One of the hardest things I ever have to do in life is saying goodbye to one of my fur-babies. It’s been a tough year in other respects and losing one of them really knocked me to the ground.
Henry had kidney failure for about two years. She was on Epatikin and another herbal supplement (I always felt like a witch brewing up a potion making that one!), and she did really well for those two years. I could see her losing weight, and she didn’t get around as much as she used to, but she never gave up.
One of her favorite places to hang out in her last days was the bathtub. I had to pick her up, in the end, to put her there, but she seemed to enjoy it. She got so she’d paw at her water bowl, any water bowl, before drinking and the last day, she wouldn’t drink at all. It’s a combination of failed kidneys and dehydration that gets them. I couldn’t help but smile though because she ate her whole bowl of food.
I had a long talk with her and decided to have her euthanized. She could barely walk and was clearly in misery. Typically, I don’t like to go that route because I’ve always convinced myself that I want them in my arms at home during their last hours, but I’ve realized how selfish that is. So, I took her to my Vet. She sat on my lap the whole trip and got up once in a while to look out the window. She was calm.
Spencer Springs Animal Hospital in Henderson, Nevada is one of the best veterinarians I’ve ever been to. I went in and immediately broke down, and the receptionist put Henry and me in a room. Then she came back and asked if I was there to euthanized my baby. We filled out paperwork, and I asked for a private cremation. They provide a little box, a framed paw print impression, and another framed poem. They took her to put a catheter in her paw and brought her back and put her in my arms. They gave her some pain medication, then the stuff that helps her pass. It was all very compassionate and quick. And it broke my heart.
I know I did the right thing, but I miss my girl. I honestly think 17 was too young to go. Taylor, my 26-year-old is still going strong. I’ll need a Valium on the day she dies.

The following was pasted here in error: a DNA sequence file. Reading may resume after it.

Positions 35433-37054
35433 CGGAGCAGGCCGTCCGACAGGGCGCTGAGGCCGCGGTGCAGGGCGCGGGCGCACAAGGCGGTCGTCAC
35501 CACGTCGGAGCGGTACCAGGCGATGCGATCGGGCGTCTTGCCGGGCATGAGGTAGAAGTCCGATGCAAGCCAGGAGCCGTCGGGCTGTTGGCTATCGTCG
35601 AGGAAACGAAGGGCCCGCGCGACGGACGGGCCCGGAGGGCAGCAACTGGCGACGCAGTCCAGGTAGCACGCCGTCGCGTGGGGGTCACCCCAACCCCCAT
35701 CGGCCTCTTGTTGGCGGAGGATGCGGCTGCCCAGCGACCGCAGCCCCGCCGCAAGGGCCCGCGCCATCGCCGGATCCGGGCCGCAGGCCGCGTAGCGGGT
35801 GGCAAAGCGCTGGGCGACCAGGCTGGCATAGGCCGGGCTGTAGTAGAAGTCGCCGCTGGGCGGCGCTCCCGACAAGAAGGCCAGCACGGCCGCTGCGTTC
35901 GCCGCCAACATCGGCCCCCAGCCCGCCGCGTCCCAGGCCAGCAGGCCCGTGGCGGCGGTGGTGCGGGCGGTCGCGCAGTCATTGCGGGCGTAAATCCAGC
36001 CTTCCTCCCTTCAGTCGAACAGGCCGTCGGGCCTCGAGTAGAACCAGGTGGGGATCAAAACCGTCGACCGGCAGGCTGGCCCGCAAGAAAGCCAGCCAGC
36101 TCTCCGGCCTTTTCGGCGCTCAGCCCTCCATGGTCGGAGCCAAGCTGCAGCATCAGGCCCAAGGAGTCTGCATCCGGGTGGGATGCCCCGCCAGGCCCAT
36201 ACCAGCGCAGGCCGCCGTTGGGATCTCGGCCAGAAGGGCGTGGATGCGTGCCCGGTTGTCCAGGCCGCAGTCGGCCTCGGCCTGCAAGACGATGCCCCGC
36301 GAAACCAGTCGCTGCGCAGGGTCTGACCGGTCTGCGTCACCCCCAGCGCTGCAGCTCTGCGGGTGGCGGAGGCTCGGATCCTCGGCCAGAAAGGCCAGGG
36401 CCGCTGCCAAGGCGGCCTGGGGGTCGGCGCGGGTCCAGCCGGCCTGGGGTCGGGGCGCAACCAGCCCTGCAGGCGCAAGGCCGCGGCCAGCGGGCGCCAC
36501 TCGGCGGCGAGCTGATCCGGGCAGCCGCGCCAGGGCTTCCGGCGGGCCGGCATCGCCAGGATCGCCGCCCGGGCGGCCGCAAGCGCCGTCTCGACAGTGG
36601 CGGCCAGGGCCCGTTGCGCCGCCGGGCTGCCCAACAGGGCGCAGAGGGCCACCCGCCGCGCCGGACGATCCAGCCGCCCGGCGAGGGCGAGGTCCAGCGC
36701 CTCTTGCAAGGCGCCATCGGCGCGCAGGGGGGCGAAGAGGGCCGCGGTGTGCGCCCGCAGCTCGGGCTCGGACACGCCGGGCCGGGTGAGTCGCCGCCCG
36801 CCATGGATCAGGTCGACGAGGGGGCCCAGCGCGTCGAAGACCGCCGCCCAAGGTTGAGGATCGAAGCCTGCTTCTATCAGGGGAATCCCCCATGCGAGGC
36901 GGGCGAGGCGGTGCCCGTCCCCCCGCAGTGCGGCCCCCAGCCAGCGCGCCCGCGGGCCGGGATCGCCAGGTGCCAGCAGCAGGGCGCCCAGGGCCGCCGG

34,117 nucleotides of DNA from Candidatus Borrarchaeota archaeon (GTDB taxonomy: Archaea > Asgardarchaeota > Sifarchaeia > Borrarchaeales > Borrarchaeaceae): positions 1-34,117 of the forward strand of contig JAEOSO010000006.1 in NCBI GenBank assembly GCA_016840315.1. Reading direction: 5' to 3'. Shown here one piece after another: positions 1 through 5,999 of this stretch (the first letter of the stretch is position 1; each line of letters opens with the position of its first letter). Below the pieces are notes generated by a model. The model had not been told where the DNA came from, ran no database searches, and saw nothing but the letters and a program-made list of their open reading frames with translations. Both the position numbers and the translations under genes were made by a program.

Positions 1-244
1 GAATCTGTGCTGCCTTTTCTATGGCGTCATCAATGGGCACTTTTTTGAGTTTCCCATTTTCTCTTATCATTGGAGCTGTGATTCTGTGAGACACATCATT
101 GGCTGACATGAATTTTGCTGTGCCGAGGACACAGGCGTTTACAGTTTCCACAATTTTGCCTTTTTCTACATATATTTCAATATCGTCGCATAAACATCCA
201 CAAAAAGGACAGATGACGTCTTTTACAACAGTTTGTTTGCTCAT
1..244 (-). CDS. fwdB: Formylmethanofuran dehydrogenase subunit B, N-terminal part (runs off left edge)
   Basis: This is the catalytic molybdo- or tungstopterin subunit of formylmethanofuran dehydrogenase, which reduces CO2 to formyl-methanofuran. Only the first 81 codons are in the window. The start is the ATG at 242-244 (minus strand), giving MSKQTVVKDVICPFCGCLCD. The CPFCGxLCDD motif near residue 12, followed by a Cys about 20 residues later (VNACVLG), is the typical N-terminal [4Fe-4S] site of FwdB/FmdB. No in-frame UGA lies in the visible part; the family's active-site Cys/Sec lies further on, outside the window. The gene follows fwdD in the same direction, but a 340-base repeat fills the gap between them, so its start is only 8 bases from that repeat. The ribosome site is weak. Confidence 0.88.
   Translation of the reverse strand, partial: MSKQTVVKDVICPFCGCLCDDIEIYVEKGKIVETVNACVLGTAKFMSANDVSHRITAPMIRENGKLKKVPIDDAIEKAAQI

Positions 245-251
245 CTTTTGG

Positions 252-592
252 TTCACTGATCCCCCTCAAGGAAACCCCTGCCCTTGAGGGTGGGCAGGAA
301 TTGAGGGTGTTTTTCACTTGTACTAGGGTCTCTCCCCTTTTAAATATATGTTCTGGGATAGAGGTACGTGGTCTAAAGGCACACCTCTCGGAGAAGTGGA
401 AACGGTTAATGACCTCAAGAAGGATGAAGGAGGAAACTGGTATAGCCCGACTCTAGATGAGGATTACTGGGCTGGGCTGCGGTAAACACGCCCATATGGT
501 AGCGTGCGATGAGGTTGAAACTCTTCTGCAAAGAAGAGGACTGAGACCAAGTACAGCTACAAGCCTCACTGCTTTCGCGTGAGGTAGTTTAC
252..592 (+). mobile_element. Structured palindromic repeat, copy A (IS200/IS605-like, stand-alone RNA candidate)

Most women have had a bout of cystitis at some point in their lives. Also called a Urinary Tract Infection, it can be caused by a variety of factors.
Believe it or not, animals can get cystitis too!
Male cats, especially, are prone to cystitis, or UTIs. They won’t come tell you why, but they will give you signs.
An observant owner will usually put the pieces together:
- urinating outside the litter box
- crying when urinating
- small, scanty drops of liquid
- frequent trips to the litter box without much to show for it
- starting out normal, but almost standing up when finishing
DON’T get mad at your cat if he’s suddenly peeing on the floor. He can’t tell you he doesn’t feel good. He has to show you.
CANTHARIS is a great little remedy to have on hand and it usually works within a day or two. I use the smallest pellets available and sprinkle a few in the offending cat’s wet food, twice a day. You can attempt to put the pills into the cat’s mouth, but I don’t have much luck with that.
Ten days is the norm, but I find it works within 2-3 days. Of course, every feline is different.
If your cat is totally plugged, take him to the Vet immediately. This is a very dangerous condition for male cats, because the urine has crystallized and it cannot pass through the urethra. Cats can die within 4-6 hours of total cessation of urine output. There ARE homeopaths that you can try if you have them on hand, but I highly recommend a Vet visit. I’ll post more information in another post.
UGH. There is nothing worse in this world than a cat with diarrhea. Well, there probably is, truth be told, but….when you have a long-haired cat with the runs that literally clears a room after he uses the litter box, you begin to wonder!